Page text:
Some major Silicon Valley investors, such as Khosla Ventures (66%), DAG Ventures (59%), Menlo Ventures (57%) and Kleiner Perkins (56%) have patent application rates that are substantially higher than average.
However, other prolific investors such as Accel Partners (34%) and Sequoia Capital (39%) are comfortable in the middle of the pack, having patent application rates that are not notably different from the average investor.
Seed-stage investors have the fewest patent applicants in their portfolios, with 500 Startups (6.5%), SV Angel (17.7%), and German VC High-Tech Gruenderfonds (15.7%) rounding out the bottom of the list.
Some investors are outspoken against software patents. For example, Fred Wilson of Union Square Ventures and Brad Feld of the Foundry Group believe software patents should be abolished. Indeed, the investment philosophies of both funds appear to reflect these views. Union Square Ventures (18%) and Foundry Group (26.2%) both have patent application rates that are well below the average of 43%.
Patent Cohort Analysis
We wanted to see if startups have become more or less likely to apply for patents in recent years. To compare companies from different vintages on an apples-to-apples basis, we turned to our weapon of choice: cohort analysis in RJMetrics.
We grouped companies into cohorts by their founding year (as indicated in CrunchBase) and looked at the average number of patent applicants submitted per company in that cohort over time. The results were quite telling.
Each line is the “cohort” of companies that were founded in that year (i.e., the light blue line represents all companies founded in 2005). Any given data point is the number of patent applications that the average company in that cohort had submitted by that point in their lifecycle.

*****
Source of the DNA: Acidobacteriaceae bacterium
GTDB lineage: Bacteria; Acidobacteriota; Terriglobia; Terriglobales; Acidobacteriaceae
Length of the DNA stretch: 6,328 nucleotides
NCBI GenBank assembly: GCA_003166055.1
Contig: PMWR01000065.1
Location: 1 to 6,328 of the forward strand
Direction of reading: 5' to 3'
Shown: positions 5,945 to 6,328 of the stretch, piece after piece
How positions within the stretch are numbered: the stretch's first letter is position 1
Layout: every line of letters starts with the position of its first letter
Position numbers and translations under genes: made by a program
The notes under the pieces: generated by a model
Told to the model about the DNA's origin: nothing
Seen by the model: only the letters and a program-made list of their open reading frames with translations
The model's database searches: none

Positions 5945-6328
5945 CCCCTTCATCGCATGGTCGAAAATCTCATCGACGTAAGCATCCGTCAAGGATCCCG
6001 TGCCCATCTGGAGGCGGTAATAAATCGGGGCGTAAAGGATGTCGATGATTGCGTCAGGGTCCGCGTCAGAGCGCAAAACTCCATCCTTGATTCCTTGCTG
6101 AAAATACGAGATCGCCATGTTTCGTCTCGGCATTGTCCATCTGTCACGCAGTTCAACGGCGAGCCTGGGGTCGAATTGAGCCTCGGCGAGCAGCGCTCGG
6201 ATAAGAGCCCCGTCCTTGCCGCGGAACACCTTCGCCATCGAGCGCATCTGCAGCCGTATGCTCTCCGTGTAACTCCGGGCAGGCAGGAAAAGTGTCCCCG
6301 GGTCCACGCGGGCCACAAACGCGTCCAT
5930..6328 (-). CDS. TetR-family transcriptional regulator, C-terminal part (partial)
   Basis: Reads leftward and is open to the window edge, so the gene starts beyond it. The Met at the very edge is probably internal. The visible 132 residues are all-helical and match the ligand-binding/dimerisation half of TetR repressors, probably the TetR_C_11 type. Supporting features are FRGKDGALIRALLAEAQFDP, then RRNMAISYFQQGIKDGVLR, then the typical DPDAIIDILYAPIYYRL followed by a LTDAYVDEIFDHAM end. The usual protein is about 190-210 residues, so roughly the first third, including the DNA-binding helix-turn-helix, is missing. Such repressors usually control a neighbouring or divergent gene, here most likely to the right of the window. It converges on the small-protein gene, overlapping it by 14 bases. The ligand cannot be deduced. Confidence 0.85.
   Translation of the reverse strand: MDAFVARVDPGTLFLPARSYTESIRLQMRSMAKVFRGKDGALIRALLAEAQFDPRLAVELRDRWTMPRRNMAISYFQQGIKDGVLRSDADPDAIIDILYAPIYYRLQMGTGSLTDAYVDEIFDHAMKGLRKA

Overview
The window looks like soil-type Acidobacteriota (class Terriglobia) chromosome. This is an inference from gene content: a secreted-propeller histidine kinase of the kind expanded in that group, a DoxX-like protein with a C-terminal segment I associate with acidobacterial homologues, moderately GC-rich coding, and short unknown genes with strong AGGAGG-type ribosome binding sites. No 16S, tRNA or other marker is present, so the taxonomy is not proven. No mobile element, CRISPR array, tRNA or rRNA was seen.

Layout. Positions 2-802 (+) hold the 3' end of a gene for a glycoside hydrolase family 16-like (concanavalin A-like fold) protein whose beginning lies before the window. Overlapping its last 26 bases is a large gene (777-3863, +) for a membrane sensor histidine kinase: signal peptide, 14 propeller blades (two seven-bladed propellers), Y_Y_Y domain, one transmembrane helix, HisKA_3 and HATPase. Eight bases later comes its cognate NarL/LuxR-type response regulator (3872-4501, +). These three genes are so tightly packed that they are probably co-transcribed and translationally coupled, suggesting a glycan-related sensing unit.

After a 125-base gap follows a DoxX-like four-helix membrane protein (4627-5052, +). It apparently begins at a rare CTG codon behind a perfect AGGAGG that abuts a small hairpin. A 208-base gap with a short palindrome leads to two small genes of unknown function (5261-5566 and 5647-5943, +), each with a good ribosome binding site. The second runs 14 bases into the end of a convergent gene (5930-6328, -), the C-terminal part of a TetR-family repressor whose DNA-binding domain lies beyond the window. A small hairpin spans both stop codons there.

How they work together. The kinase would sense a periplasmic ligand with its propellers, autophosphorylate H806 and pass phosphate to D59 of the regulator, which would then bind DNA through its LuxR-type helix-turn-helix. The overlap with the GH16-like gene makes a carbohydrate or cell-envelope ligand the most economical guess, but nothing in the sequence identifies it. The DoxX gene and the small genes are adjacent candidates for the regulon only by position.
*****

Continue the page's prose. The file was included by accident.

What is remarkable about this chart is the perfect chronological stacking of cohort lines by year. Lower lines mean the average company is less likely to apply for patents. Because each year’s line is lower than the previous year’s, the average company has been decreasingly likely to apply for a patent in each year of their existence.
Also noteworthy is what happens to the slope of these lines over time. In the 2005 and 2006 cohorts, the slope of the line increases in later years. This makes sense if you assume that companies become more likely to start applying for patents as they age and achieve more scale. The 2007 line, however, has a near-constant slope between years 2 and 4. Then, in the 2008 cohort, we see the slope of that line is actually declining. In other words, companies founded in 2008 became less likely to apply for a patent with each year that went by. This trend continues in the data we have about the 2009 and 2010 cohorts.
So, the average company is less likely to pursue a patent. But what if we exclude companies who never apply for any patents? How do the patent pursuers behave as a group? We re-ran the cohort analysis and only included companies that applied for at least one patent. The results are below.
The lines have almost exactly flipped! In recent years, companies that have applied for at least one patent have been increasingly likely to apply for more patents over time.
It appears that, while the average company is less likely to apply for patents, those companies that do apply for patents are now applying for a greater number on a more rapid timeframe. Indeed, this is confirmed by the “probability of repeat application” chart below.
As you can see, the chances that a given company submits an additional patent application increases with each patent application they submit. Among companies that submitted 5 applications, 85% of them went on to submit a 6th.
Over the past several years, the average popularity of patents has steadily declined among funded technology startups.
The reasons an individual company may choose to apply for patents can be complex, but key characteristics can have a major influence. A company’s industry and investors, for example, appear to be meaningful indicators of their likelihood to apply for patents.
Despite the overall decline in application activity, those companies that have chosen to pursue patents have done so more aggressively than ever. This is indicative of the increasing dichotomy in the marketplace, in which some thought leaders are actively speaking out against certain types of patents while patent portfolios are being bought and sold for lucrative amounts.